As user1 is logged out of the site http://www.domain1.com, he should be logged out from http://www.domain2.com andhttp://www.domain3.com at the same time. So, hitting any authenticated page URL of http://www.domain2.com andhttp://www.domain3.com should now redirect to their corresponding login screens.

To test this, refresh the current page of http://www.domain2.com and http://www.domain3.com. Instead of refreshing the page, the system will now redirect the requests to their login pages:

CrossDomainSSOExample/Login2.png

CrossDomainSSOExample/Login3.png

Traffic info

Same as login.

Great… this seems to be working! How do I set up the sites?

The sample SSO implementation has been developed using Visual Studio 2010, .NET 4.0 Framework, and tested in IIS 7 under a Windows Vista machine. However, it doesn’t use any 4.0 framework specific technology or class library and hence, it can be converted to use for a lower level framework without much effort, if required.

Follow these steps to set up the example SSO implementation in your machine:

    • Download SSO.zip and extract to any convenient location in your PC. The following folders/files will be extracted within the folder “SSO“:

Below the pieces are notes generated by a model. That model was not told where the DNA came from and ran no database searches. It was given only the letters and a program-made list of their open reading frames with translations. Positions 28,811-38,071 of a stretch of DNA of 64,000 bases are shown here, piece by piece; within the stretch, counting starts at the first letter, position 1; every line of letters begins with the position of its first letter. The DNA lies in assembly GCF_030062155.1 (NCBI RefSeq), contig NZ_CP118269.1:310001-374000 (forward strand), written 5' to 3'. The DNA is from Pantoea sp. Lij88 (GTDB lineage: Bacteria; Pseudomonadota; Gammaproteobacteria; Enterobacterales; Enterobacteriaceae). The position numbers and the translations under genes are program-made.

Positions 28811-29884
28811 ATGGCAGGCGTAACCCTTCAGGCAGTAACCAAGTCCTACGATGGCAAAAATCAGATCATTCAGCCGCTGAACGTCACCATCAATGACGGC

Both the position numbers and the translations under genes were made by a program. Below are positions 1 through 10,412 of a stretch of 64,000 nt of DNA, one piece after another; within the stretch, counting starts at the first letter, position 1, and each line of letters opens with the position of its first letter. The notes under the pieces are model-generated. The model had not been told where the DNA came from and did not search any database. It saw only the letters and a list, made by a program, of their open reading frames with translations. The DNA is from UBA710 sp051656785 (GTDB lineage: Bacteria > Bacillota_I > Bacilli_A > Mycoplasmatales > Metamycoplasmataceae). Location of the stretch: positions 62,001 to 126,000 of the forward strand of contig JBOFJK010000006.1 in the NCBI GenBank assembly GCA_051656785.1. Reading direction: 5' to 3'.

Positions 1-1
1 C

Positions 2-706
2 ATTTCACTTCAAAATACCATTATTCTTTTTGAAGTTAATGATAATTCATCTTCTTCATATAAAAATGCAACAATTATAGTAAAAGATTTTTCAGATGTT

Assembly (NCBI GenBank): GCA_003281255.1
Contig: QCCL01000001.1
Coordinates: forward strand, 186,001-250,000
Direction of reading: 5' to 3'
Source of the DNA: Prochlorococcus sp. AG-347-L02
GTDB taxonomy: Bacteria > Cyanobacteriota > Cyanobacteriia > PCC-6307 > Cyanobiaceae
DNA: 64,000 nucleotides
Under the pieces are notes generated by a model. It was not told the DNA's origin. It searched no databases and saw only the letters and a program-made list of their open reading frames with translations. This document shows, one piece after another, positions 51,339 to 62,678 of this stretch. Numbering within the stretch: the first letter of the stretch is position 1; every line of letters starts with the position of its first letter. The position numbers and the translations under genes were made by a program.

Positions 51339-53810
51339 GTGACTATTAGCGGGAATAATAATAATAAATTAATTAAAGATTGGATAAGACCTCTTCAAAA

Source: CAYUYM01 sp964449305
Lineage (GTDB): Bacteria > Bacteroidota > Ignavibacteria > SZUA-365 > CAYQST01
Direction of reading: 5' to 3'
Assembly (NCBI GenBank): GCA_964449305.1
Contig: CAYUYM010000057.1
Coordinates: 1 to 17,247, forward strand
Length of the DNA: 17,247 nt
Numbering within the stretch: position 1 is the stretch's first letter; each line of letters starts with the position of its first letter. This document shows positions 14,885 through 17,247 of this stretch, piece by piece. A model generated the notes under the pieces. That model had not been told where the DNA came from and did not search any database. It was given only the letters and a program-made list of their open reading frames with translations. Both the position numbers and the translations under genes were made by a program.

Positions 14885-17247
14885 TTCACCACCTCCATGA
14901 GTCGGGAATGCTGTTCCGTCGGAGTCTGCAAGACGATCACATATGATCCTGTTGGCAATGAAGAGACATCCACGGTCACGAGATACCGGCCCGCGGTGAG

• Click on “SSO.sln” to open the solution in Visual Studio, to understand “Who is What” in the solution structure:

CrossDomainSSOExample/SolutionExplorer.png

As the names imply:

      • C:\…\www.domain1.com is the website for http://www.domain1.com
      • C:\…\www.domain2.com is the website for http://www.domain2.com
      • C:\…\www.domain3.com is the website for http://www.domain3.com
      • C:\…\www.sso.com is the web site for http://www.sso.com
      • SSOLib is a Class Library that handles all the Single Sign On related logic along with communicating with the SSO site via a Web Service, on behalf of the client sites.